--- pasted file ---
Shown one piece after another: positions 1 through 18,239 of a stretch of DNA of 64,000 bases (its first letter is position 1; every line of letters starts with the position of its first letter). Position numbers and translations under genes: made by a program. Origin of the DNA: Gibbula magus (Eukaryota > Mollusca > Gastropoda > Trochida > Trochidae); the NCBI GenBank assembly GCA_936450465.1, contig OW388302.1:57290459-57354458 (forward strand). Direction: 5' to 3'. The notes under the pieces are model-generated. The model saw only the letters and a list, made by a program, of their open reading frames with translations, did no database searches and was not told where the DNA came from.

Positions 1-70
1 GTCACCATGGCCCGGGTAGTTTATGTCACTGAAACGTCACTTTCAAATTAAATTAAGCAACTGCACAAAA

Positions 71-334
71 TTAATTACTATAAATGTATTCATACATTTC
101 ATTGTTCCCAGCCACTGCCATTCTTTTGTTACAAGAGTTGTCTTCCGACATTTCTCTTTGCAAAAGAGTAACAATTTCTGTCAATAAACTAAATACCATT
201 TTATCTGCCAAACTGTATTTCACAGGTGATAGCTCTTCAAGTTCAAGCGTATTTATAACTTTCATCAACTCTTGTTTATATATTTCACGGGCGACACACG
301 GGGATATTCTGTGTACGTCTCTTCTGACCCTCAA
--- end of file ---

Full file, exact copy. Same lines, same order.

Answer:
Shown one piece after another: positions 1 through 18,239 of a stretch of DNA of 64,000 bases (its first letter is position 1; every line of letters starts with the position of its first letter). Position numbers and translations under genes: made by a program. Origin of the DNA: Gibbula magus (Eukaryota > Mollusca > Gastropoda > Trochida > Trochidae); the NCBI GenBank assembly GCA_936450465.1, contig OW388302.1:57290459-57354458 (forward strand). Direction: 5' to 3'. The notes under the pieces are model-generated. The model saw only the letters and a list, made by a program, of their open reading frames with translations, did no database searches and was not told where the DNA came from.

Positions 1-70
1 GTCACCATGGCCCGGGTAGTTTATGTCACTGAAACGTCACTTTCAAATTAAATTAAGCAACTGCACAAAA

Positions 71-334
71 TTAATTACTATAAATGTATTCATACATTTC
101 ATTGTTCCCAGCCACTGCCATTCTTTTGTTACAAGAGTTGTCTTCCGACATTTCTCTTTGCAAAAGAGTAACAATTTCTGTCAATAAACTAAATACCATT
201 TTATCTGCCAAACTGTATTTCACAGGTGATAGCTCTTCAAGTTCAAGCGTATTTATAACTTTCATCAACTCTTGTTTATATATTTCACGGGCGACACACG
301 GGGATATTCTGTGTACGTCTCTTCTGACCCTCAA